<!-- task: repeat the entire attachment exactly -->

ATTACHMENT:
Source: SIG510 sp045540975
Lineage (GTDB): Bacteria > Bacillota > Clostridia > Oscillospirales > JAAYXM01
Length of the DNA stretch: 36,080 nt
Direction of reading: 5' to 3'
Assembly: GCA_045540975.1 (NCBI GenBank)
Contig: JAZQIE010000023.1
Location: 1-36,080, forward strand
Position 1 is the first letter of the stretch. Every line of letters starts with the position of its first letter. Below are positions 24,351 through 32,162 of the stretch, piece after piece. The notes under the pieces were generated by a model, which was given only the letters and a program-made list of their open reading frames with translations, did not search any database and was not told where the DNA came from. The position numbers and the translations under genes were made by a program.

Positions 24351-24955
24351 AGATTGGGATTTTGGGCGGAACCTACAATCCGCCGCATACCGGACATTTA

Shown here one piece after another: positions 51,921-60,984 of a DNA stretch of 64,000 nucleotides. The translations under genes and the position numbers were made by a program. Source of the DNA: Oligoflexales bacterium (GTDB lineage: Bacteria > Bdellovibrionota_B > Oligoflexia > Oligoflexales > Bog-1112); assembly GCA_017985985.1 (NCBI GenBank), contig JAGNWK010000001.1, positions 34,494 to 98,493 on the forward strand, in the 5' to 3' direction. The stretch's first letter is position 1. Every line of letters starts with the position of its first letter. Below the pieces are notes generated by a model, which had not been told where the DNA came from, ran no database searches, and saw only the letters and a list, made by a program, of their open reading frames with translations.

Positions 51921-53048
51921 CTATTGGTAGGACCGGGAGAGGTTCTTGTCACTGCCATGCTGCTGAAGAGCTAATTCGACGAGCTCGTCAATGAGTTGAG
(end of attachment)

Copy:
Source: SIG510 sp045540975
Lineage (GTDB): Bacteria > Bacillota > Clostridia > Oscillospirales > JAAYXM01
Length of the DNA stretch: 36,080 nt
Direction of reading: 5' to 3'
Assembly: GCA_045540975.1 (NCBI GenBank)
Contig: JAZQIE010000023.1
Location: 1-36,080, forward strand
Position 1 is the first letter of the stretch. Every line of letters starts with the position of its first letter. Below are positions 24,351 through 32,162 of the stretch, piece after piece. The notes under the pieces were generated by a model, which was given only the letters and a program-made list of their open reading frames with translations, did not search any database and was not told where the DNA came from. The position numbers and the translations under genes were made by a program.

Positions 24351-24955
24351 AGATTGGGATTTTGGGCGGAACCTACAATCCGCCGCATACCGGACATTTA

Shown here one piece after another: positions 51,921-60,984 of a DNA stretch of 64,000 nucleotides. The translations under genes and the position numbers were made by a program. Source of the DNA: Oligoflexales bacterium (GTDB lineage: Bacteria > Bdellovibrionota_B > Oligoflexia > Oligoflexales > Bog-1112); assembly GCA_017985985.1 (NCBI GenBank), contig JAGNWK010000001.1, positions 34,494 to 98,493 on the forward strand, in the 5' to 3' direction. The stretch's first letter is position 1. Every line of letters starts with the position of its first letter. Below the pieces are notes generated by a model, which had not been told where the DNA came from, ran no database searches, and saw only the letters and a list, made by a program, of their open reading frames with translations.

Positions 51921-53048
51921 CTATTGGTAGGACCGGGAGAGGTTCTTGTCACTGCCATGCTGCTGAAGAGCTAATTCGACGAGCTCGTCAATGAGTTGAG